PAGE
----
Monthly Archives: April 2016

Healthcare Reform: How Doctors and Nurses View Universal Care and Current Reform

Background:

Even with a bill passed in both houses of Congress, Healthcare reform and the issue of a universal or national healthcare system continues to dominate discussions on the hill. There is talk of repealing the bill and potentially leaving millions more Americans vulnerable and uninsured. Some argue that repeal is for the best because the current bill gives the government too much power and circumvents our individual rights and freedoms. Still others argue that the bill does not go far enough to grant every single American the right to healthcare services. These views are polarizing both the Representatives on Capitol Hill and their constituents who live on main-street.

Nurses and physicians work in the field taking care of the insured, the under-insured, and the uninsured. These healthcare professionals see first-hand how the ability to pay for healthcare services shape people’s perception of illness and their willingness to seek medical assistance in a timely manner. Given how highly charged the issue is, it is important to know what these nurses and doctors think of all the hoopla that still surrounds the issue of healthcare.

Healthcare Workers’ Viewpoint:

The opinions in this article are those expressed by the nurses and physicians at a Dallas hospital. For confidentiality reasons the names of said nurses and physicians, as well as, the name of the Dallas area hospital where they work will not be used. Based on their experience in the system, these healthcare workers pointed out their frustrations with the current system, reform, and universal healthcare. The issue is healthcare reform and universal healthcare. How do nurses and doctors view this?

CONs:
On the other hand, there are some nurses and physicians who vehemently oppose the idea of universal healthcare and reform that have been passed. These healthcare workers state the following:

Healthcare is not a right. It is the responsibility of each individual to work hard and pay for the care they require. Many people do not think their hard earned money should be syphoned to take care of individuals who are not pulling their own weight. A system that provides healthcare for all rewards people who are not contributing members of society. Even more, those who oppose healthcare reform and universal healthcare insist that it is not their place to take care of individuals who are lagging in their duties to self and society. These people become a drag on the system. Universal healthcare encourages the weaker members of society to stay weak and non-productive. If people had to pay for the services they receive, they are motivated to find work and everyone wins.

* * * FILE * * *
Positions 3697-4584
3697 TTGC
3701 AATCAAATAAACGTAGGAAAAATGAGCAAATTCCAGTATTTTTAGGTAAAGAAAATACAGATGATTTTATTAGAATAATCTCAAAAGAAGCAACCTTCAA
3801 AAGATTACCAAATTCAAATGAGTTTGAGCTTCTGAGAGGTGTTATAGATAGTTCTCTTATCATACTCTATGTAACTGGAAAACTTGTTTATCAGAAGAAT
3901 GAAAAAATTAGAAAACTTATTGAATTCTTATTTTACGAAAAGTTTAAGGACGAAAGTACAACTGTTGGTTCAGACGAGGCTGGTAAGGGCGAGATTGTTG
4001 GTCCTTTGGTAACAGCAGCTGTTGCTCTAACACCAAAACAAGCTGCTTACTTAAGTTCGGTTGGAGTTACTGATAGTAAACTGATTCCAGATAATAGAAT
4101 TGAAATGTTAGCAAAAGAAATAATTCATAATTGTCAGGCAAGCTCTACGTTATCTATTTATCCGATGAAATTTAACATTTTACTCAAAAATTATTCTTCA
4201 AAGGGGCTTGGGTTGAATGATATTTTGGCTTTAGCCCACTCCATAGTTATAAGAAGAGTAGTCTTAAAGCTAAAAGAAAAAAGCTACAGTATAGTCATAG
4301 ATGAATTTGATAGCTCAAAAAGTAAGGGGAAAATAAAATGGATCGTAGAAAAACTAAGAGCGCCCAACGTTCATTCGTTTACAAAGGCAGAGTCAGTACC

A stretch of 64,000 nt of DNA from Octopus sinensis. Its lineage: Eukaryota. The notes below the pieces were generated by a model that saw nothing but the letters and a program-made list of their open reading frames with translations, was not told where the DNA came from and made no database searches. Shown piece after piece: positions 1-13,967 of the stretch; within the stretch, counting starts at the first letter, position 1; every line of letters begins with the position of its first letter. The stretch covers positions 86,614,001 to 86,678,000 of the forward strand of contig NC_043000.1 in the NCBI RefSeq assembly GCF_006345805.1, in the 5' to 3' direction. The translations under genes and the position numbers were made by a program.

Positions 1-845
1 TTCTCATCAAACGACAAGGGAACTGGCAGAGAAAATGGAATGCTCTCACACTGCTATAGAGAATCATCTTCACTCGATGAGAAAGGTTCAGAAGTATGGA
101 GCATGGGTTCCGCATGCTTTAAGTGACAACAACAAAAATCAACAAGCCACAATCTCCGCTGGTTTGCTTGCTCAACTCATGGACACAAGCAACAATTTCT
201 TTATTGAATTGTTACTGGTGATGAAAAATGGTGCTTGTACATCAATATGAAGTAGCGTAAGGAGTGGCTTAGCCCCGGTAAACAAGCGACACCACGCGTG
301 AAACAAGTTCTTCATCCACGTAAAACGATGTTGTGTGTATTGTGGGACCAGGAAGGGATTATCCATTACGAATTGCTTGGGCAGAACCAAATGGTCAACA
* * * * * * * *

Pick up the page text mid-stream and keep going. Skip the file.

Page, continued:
Paying for such a system will require an increase in taxation. This means more money taken from hard working Americans; money they can use to take care of their families, co-pays and deductions, as well as anything they think necessary. Increased taxation also limits funds available during retirement.
Some physicians and nurses believe that Medicare is a blithe on the healthcare system. In a free market society, insurance companies should be allowed to compete freely without a government run system that undermines the free market. Ideally, a free market will take care of pricing and completion will reduce the overall cost of healthcare. Hospitals and insurance companies that meet the demands of society will prevail. People who work hard will have access to healthcare services.
It is common knowledge that physicians in the United States earn more than physicians in other industrial nations. Extensive training and hard work is rewarded by respectable pay checks. Many worry that their living standards will drop if a national healthcare system is passed. Moreover, current reform advocates preventative care which may live certain specialties out of the loop. After years of training to be of service to society, these specialties may become obsolete.
Many people like to know that if they are insured, the care they need will be available to them when it is needed. It is perceived that extending healthcare benefits to all will lead to long waiting lines and if this were the case, many individuals are rightfully afraid of the cost to their lives and quality of living.

PROs:

Patients are more likely to get preventive care if they are insured. Healthcare services cost a lot of money. Many people have been bankrupted as a direct result of their inability to pay medical bills, which include hospital stay, physician and auxiliary care visits (home health nurses & therapists), as well as, pharmaceutical aids and medical supplies. This means that the health and financial well-being of patients are affected by any laws that offer improved access to healthcare services.